I sang in church this morning and agreed with the words. Sometimes the Spirit puts songs on my mind early in the week, and they end up being more relevant than I realize. Our pastors have been preaching through Colossians, and somehow on Tuesday this week I knew we had to sing "Knowing You" on Sunday. Today the third verse hit me all over again:

Oh to know the power of Your risen life
And to know You in Your suffering
To become like You in Your death my Lord
So with You to live and never die...
Knowing You, Jesus, knowing You
There is no greater thing...

Back at home, my husband and I are reestablishing normal communication and enjoying the evening together. I pick up a book on a whim and start reading where I had left off: A Praying Life (Paul Miller, NavPress, 2009). I soon realize this is not a coincidence, that today of all days I needed to read these exact chapters.

The author writes about his experience in a spiritual "desert," when his and his wife's prayers seemed fruitless. He goes into detail about the journey from determination in trying all despair, then he gently uses scripture to call us back to hope...because our relationship with God is more complex and longterm than some "warm fuzzies" someone gets once in prayer. It's the dynamic of story between lovers who at once care and want to be known. I nearly cried reading these words:

When God seems silent and our prayers go unanswered, the overwhelming temptation is to leave the story- to walk out of the desert and attempt to create a normal life. But when we persist in a spiritual vacuum, when we hang in there during ambiguity, we get to know God. In fact, that is how intimacy grows in all close relationships. 

Even the phrase "normal life"... It's like someone was reading my mind.

And of course Someone was (Psalm 139:1-5)!

O Lord, you have searched me and known me!
You know when I sit down and when I rise up;
you discern my thoughts from afar.
You search out my path and my lying down
and are acquainted with all my ways.
Even before a word is on my tongue,
behold, O Lord, you know it altogether.
You hem me in, behind and before,
and lay your hand upon me.

As I kept reading A Praying Life, I remembered how my marriage is about a bigger story of redemption that God is weaving, with personal care for me. Today is not the end, nor is tomorrow. 

Like Paul, might we say that as suffering servants of Christ we are "sorrowful, yet always rejoicing; as poor, yet making many rich; as having nothing, yet possessing everything" (2 Corinthians 6:10)?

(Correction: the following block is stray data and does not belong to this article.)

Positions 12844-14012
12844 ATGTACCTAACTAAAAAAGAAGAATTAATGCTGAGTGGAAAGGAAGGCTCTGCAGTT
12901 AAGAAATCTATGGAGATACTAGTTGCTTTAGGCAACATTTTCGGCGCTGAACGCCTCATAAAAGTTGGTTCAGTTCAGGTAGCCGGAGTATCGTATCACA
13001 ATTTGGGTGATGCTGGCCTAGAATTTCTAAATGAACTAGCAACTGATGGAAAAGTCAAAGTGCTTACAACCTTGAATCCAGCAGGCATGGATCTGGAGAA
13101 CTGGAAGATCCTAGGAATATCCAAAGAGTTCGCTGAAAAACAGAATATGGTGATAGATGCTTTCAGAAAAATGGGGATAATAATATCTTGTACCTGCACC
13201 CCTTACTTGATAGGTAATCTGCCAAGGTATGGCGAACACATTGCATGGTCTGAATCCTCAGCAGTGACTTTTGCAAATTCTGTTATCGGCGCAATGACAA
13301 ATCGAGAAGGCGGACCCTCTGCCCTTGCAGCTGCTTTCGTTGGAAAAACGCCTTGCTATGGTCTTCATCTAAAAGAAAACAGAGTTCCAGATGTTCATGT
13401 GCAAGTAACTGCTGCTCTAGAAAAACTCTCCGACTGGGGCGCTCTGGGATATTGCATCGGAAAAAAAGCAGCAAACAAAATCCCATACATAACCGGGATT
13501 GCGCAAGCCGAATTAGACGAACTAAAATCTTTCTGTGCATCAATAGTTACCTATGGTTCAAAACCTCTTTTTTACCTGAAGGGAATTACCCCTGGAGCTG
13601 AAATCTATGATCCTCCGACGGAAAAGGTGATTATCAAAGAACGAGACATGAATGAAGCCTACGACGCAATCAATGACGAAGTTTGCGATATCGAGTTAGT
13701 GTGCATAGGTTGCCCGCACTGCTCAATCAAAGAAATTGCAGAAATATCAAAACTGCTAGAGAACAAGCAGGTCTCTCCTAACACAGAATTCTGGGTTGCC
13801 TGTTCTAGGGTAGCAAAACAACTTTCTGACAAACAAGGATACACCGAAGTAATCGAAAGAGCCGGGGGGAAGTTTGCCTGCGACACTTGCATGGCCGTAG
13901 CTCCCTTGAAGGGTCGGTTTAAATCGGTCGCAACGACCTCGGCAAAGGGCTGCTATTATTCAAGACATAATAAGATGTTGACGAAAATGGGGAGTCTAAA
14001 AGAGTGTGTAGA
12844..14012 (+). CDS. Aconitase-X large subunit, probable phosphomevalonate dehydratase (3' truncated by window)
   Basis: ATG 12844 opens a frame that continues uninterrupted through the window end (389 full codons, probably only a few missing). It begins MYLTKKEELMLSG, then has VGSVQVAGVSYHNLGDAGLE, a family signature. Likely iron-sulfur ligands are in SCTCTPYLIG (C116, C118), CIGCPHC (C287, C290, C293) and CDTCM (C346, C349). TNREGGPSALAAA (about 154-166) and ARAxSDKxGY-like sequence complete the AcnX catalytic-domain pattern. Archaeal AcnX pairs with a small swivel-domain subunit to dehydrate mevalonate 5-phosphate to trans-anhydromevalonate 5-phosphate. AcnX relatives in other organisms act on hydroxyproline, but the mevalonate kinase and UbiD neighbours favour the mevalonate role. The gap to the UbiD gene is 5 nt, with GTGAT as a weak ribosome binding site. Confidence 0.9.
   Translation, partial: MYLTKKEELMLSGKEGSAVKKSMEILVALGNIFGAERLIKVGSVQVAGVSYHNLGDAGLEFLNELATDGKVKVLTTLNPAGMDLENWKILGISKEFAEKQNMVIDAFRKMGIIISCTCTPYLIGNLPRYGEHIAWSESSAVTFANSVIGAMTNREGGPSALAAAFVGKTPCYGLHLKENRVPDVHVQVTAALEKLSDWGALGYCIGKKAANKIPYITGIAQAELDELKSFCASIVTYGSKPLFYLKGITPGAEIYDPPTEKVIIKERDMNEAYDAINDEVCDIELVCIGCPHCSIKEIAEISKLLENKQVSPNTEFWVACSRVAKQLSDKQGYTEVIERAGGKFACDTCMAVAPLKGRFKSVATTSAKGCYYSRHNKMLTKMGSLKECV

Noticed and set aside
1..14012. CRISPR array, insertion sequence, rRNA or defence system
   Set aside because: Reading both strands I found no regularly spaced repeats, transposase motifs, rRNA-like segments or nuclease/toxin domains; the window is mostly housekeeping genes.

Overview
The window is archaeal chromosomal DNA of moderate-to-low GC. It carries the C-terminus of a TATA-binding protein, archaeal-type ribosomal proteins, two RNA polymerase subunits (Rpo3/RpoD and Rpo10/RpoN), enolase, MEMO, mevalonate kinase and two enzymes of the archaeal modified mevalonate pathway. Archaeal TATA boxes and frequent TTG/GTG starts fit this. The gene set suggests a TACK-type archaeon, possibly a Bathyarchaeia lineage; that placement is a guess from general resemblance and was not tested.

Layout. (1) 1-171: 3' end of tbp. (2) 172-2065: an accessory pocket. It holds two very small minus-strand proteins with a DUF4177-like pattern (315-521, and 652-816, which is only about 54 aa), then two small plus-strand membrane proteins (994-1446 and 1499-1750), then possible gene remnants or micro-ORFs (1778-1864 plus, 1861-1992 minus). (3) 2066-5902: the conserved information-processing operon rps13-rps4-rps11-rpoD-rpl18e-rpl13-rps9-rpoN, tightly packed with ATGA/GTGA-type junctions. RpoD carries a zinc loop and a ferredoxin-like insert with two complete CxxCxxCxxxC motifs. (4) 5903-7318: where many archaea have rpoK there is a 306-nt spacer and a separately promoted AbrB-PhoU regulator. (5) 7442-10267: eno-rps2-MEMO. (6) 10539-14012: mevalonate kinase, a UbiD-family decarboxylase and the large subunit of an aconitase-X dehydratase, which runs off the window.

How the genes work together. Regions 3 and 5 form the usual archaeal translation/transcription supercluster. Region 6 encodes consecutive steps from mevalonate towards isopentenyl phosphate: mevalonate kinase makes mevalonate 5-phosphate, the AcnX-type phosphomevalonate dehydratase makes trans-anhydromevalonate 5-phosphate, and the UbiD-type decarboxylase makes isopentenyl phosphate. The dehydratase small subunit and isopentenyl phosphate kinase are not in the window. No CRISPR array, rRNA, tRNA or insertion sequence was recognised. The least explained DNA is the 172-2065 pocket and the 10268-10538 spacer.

Some people may think I am too extreme, quoting an Apostle who became a martyr, but the Spirit binds the church together across time and space. I feel the words are relevant and true even today.

Sunday, July 6, 2014

First Harvest

After planting mid-May, I had the pleasure of harvesting my first Royal Burgundy (bush) beans this weekend!

Beans and Basil 

The organic bean seeds came from Botanical Interests via Whole Foods Market. I transplanted the basil from its Cool Springs Organic container (grown in Evans City, PA and also sold at WFM), and it's been growing tall, producing new stems as I clip off the top leaves.

Apart from beans and basil, I'm cultivating some edible calendula flowers and 2 tomato plants- one red heirloom and one yellow cherry variety. My strategy was to start small and focus on learning just a few plants at a time, rather than go all out and forget how to properly care for some (as my past wildflower experiment showed). I think I might adopt the same approach for having children.

Just cooked up these babies and saw the "magic" color change! They may turn brighter green without the rice vinegar, which I added for flavor along with onions, oil and garlic. Will have to try steaming them plain next time to see if there's a difference.

Raw purple bean added for contrast

The smell of stir fry lingers in the room and the satisfaction of watching my garden labor come to fruition seeds more motivation in my heart.

Tuesday, June 10, 2014

Omega-3s For Dessert?!

Thanks to Sambazon, my new favorite food blogger Emily at A Nutritionist Eats and a timely Whole Foods coupon, I've been learning to make omega-3-rich açaí bowls.